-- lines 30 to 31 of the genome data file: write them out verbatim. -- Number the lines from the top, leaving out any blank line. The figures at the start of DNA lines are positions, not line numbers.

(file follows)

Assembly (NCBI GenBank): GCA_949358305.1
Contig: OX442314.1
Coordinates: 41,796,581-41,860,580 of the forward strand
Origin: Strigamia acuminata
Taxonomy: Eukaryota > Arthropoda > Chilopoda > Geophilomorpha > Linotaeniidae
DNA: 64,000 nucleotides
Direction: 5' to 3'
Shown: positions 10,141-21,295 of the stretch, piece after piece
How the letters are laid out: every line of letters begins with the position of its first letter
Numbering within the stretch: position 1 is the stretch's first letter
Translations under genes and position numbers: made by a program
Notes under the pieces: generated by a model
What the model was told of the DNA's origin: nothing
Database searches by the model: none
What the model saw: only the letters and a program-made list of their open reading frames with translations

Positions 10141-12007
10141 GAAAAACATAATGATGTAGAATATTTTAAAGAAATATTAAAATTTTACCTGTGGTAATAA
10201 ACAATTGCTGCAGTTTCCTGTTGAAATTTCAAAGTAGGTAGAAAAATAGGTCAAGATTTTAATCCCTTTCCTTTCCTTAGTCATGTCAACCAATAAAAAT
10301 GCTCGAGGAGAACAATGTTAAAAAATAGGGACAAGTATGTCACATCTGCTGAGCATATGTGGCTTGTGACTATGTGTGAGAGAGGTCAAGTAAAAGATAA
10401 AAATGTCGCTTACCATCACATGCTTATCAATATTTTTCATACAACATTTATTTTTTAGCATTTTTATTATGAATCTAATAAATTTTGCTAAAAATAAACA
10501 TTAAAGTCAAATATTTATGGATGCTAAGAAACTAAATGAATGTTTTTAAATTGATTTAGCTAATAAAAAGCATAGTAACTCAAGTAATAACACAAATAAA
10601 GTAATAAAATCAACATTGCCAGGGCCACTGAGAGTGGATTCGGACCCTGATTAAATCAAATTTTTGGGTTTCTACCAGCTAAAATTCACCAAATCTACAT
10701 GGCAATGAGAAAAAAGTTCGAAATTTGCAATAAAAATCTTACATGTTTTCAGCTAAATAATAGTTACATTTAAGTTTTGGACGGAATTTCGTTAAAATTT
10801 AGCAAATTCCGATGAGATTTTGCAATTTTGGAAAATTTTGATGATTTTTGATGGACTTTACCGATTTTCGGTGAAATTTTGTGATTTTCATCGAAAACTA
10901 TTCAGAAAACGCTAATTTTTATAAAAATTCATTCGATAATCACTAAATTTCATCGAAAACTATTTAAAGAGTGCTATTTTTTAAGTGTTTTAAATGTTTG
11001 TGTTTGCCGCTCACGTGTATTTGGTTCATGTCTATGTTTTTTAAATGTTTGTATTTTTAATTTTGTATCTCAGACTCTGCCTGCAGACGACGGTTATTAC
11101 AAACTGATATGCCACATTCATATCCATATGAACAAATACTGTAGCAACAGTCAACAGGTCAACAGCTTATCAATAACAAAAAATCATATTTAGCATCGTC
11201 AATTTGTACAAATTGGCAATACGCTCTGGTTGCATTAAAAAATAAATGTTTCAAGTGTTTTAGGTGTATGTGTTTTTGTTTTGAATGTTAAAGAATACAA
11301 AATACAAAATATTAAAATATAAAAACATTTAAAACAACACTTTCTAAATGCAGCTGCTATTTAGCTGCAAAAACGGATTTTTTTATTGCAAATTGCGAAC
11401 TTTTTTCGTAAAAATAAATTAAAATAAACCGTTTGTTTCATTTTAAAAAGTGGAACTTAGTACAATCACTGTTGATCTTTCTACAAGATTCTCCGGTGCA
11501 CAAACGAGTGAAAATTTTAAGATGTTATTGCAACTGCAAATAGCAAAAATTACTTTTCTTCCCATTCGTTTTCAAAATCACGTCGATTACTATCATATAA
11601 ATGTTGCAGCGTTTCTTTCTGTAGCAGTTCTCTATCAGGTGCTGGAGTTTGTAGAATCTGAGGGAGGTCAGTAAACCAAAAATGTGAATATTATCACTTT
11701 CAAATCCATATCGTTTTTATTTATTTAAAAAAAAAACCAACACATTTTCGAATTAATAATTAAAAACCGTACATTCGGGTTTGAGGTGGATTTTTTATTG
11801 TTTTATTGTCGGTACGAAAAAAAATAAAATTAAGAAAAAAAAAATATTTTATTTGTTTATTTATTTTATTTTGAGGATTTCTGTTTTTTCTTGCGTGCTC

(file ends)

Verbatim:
11401 TTTTTTCGTAAAAATAAATTAAAATAAACCGTTTGTTTCATTTTAAAAAGTGGAACTTAGTACAATCACTGTTGATCTTTCTACAAGATTCTCCGGTGCA
11501 CAAACGAGTGAAAATTTTAAGATGTTATTGCAACTGCAAATAGCAAAAATTACTTTTCTTCCCATTCGTTTTCAAAATCACGTCGATTACTATCATATAA